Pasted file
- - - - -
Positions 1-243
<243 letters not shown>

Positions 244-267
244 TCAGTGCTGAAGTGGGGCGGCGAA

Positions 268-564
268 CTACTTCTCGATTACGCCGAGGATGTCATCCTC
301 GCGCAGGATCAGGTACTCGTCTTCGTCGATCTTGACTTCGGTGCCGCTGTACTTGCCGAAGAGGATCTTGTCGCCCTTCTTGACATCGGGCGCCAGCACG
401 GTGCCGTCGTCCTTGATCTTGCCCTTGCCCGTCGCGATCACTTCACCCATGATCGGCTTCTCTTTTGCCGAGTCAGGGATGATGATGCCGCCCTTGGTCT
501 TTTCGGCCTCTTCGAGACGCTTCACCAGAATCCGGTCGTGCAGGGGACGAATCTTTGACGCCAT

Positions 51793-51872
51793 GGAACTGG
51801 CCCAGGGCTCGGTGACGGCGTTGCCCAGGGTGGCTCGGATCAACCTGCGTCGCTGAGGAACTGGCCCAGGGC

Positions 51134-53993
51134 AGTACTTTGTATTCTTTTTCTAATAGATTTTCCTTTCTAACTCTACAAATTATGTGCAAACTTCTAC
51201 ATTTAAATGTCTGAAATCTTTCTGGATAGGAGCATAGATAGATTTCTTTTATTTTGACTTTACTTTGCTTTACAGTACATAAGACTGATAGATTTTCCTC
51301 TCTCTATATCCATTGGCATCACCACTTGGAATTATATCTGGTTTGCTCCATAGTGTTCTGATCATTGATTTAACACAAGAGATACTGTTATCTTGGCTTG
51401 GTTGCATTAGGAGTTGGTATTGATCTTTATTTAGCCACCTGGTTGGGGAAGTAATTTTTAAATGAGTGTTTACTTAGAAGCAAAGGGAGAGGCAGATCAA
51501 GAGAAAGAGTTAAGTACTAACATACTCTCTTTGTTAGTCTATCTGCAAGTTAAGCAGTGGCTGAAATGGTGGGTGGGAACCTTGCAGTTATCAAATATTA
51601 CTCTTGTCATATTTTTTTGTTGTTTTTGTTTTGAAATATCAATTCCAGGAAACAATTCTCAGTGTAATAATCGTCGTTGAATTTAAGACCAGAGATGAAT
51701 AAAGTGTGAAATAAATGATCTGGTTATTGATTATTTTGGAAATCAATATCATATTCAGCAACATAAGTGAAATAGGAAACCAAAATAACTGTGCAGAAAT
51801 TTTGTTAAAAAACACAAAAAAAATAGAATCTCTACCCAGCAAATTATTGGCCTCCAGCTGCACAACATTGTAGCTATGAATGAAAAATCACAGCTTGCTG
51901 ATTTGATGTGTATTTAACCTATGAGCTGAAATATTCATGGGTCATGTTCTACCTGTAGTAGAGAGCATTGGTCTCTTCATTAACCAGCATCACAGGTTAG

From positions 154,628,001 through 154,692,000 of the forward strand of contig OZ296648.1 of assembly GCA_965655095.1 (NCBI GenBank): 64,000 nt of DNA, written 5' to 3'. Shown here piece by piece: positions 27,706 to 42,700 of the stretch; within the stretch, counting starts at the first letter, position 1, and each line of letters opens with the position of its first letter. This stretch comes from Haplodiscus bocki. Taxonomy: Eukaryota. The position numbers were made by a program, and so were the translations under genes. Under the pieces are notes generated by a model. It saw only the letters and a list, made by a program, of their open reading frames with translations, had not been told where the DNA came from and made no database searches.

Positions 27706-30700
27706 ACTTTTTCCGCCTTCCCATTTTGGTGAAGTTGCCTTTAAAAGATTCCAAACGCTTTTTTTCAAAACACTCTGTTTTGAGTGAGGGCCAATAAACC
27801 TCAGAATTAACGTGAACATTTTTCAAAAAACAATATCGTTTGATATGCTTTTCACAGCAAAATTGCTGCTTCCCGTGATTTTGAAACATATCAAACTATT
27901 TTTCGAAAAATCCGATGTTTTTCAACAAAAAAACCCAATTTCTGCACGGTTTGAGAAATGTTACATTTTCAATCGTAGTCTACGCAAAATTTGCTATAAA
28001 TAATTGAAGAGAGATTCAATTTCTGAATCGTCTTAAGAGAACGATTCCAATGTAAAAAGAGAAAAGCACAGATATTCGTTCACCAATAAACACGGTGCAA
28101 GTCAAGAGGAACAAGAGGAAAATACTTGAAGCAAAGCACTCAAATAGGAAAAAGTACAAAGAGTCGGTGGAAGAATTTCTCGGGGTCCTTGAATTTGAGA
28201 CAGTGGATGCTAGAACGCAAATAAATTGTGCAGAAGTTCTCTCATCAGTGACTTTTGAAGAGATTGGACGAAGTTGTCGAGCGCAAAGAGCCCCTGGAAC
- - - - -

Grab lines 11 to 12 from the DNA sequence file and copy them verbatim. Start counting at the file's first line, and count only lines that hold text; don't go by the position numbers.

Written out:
51793 GGAACTGG
51801 CCCAGGGCTCGGTGACGGCGTTGCCCAGGGTGGCTCGGATCAACCTGCGTCGCTGAGGAACTGGCCCAGGGC